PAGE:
Why You Should Be Using Modern Browsers

As of late, Digital Bungalow has had a few clients asking us to support IE 7 and 8 for their sites.  The need generally arises due to the client’s end user being on an outdated browser.  To understand these requests we decided to take the approach from two directions. 

1) As a digital agency we wanted to speak to why you shouldn’t want to be on a browser that doesn’t support a powerful website.
2) We thought it would be good to survey the landscape on high traffic sites to find out what browser they support.

So why do web developers prefer you to use modern browsers? 

Development, all development, is always a balancing act between using modern tools while still supporting legacy systems.  With newer tools, in this case browsers, comes increased security, fixes to existing bugs, and efficiencies in how elements are displayed in the viewport as well as how client side code is executed on a user's computer. 

However, the drawback to developing for modern browsers is often an inability for this same code to be correctly executed in legacy versions.  This means that a developer needs to spend more time implementing fixes for specific versions of deprecated browsers.  These fixes can come in the form of custom CSS or JavaScript to only be delivered to these older versions, as well as the loading of special libraries known as “polyfills” that actually allow these browsers to utilize functionality that only exists in their modern equivalents.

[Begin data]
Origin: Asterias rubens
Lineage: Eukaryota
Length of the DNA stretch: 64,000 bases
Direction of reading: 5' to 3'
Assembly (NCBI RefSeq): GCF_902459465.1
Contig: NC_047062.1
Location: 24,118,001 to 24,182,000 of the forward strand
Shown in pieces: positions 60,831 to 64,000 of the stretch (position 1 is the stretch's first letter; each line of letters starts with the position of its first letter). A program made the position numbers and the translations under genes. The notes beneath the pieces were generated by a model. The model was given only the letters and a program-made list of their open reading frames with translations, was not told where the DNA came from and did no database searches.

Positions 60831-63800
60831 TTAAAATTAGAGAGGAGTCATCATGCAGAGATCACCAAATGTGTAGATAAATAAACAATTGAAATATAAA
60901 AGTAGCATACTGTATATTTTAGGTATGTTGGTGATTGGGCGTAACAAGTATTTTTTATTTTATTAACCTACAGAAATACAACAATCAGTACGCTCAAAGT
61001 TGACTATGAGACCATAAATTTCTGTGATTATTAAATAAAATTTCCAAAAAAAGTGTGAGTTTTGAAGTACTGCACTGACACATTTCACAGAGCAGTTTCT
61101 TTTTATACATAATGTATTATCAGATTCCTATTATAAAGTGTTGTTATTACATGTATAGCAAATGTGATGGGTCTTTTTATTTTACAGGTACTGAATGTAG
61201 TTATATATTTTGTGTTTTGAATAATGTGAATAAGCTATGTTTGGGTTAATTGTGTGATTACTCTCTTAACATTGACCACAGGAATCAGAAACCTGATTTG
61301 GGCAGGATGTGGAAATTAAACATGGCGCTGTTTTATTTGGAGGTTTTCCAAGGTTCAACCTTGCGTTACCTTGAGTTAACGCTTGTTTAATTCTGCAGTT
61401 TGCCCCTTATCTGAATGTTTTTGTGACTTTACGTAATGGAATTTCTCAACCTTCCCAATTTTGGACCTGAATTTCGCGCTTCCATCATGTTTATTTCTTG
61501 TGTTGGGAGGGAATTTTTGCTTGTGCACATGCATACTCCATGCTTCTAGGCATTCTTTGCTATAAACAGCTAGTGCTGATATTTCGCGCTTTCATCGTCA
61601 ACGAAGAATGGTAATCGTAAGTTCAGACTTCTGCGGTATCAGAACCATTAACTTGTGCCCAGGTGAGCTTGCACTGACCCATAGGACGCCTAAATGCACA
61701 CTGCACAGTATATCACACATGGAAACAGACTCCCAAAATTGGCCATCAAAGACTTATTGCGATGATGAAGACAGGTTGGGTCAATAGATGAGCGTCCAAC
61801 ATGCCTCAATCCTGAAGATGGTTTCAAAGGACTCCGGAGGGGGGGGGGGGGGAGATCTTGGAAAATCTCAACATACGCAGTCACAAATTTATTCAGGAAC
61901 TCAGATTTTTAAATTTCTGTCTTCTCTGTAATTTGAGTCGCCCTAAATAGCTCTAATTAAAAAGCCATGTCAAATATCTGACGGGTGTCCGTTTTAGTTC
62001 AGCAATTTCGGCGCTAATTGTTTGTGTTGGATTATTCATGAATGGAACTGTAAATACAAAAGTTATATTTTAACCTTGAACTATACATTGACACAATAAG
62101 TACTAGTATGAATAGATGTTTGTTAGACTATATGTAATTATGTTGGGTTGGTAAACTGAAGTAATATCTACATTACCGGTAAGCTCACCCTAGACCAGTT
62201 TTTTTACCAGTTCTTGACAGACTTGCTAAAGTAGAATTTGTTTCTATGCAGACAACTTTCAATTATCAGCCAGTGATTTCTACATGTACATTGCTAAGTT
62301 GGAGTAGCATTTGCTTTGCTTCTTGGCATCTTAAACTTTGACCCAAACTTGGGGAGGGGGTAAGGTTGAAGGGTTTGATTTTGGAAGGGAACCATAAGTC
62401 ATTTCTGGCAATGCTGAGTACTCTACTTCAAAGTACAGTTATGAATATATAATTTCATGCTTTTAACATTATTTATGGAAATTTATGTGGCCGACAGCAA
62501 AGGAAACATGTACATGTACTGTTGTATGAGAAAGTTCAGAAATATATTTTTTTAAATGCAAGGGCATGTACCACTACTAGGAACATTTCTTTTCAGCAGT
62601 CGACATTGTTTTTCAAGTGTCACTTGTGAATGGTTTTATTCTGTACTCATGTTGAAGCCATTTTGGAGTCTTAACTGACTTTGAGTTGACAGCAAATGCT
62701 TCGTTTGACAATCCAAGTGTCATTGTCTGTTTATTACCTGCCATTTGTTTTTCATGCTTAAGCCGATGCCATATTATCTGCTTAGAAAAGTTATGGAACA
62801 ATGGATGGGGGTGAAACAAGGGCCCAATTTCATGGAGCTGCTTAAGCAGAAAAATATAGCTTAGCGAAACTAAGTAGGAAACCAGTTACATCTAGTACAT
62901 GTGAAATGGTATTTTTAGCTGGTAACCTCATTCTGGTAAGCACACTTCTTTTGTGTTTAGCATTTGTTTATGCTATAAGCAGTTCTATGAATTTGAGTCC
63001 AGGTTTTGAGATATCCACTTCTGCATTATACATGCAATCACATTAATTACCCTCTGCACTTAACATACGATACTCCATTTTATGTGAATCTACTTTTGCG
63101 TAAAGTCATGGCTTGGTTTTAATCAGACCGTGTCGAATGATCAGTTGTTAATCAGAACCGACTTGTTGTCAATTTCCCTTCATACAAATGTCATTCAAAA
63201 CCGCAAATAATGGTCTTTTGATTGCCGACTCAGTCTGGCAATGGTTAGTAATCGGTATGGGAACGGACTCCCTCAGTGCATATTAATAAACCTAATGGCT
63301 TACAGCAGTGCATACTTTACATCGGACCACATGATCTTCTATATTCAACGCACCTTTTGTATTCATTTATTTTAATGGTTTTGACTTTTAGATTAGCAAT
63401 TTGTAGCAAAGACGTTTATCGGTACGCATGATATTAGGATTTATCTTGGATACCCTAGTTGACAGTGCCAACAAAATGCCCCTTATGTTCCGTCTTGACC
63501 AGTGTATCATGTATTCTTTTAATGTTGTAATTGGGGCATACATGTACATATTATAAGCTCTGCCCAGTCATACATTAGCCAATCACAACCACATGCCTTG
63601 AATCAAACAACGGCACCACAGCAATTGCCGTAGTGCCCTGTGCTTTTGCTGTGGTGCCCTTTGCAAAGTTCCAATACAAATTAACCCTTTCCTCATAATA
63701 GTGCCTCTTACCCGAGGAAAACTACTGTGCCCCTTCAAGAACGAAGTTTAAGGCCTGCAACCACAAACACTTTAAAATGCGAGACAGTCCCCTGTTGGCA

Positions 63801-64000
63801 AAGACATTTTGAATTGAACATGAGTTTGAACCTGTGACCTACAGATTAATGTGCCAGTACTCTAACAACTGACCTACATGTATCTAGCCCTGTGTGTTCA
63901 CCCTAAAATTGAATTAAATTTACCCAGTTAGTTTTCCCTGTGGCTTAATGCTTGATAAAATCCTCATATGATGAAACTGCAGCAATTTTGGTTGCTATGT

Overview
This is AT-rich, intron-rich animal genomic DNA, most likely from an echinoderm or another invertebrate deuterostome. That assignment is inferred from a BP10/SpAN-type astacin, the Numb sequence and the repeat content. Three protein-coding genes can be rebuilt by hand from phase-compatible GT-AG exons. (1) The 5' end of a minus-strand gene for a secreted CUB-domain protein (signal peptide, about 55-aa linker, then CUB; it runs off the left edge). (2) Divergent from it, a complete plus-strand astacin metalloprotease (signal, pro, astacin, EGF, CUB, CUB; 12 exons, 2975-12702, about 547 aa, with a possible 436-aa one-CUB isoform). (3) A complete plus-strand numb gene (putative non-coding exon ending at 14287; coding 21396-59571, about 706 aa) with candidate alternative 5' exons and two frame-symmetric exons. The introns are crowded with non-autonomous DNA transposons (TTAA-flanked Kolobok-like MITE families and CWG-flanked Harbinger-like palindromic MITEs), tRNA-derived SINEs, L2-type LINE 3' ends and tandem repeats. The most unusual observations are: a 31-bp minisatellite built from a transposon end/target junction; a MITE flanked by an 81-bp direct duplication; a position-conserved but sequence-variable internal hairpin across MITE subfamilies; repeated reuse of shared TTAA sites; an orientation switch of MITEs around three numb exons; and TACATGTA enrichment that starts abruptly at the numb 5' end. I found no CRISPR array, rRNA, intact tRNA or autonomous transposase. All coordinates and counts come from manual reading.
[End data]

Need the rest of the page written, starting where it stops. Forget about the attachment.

In the end, you're left with more upfront development time, as well as a significantly larger codebase to be maintained – often for little reward.  In committing to development only for “edge” versions of a browser (the latest released versions), or “edge +1” (the latest released version, plus one version back), a development team can utilize the latest technologies (CSS transforms, transitions, keyframe animations, and a host of aesthetic tools) to ensure that client designs are rendered properly according to their agreed upon specifications. 

For example, Internet Explorer generally requires a great deal of rework from a development perspective. The version of Internet Explorer being used can hugely impact the processing of CSS, JavaScript and HTML. Now you are wondering how these languages fit into the building of your site, right?  At the risk of over simplifying it for you, CSS is the front end of the site – how your site looks and feels.  Its overall layout and any responsive styling is also controlled via CSS. The functionality of the site is dependent on how the browser processes JavaScript.  Any interactivity or complex animations are taken care of here. HTML is the overall structure, or template, of the site.  Certain newer elements in HTML5 may not even be available in older browsers.

Even Microsoft is looking to cease all support for Windows XP and the 2003 Office Suite in 2014.  Microsoft even has a website (http://www.modern.ie/ie6countdown) with helpful tools and tips. Check out the site for compatibility mode and checking your URL as well as access to free browser stack tool for 3 months.

Many high traffic sites have sent messages (Yahoo, Tumblr, Yahoo, and ESPN) all provided a note to users that they need to update their current browser and that by not updating the browser the user may not experience the site as it was intended. 

We identified Facebook, Google, ESPN, Tumblr, Yahoo and Twitter as sites that no longer support IE7 and are moving away from IE8 in the coming year.  These titans of the web understand that in order to present themselves as the industrial revolutionist of their day they need to be proactive and embrace modern technology.  Things evolve because as humans we strive for faster, the latest advances in technology and sleek design.  

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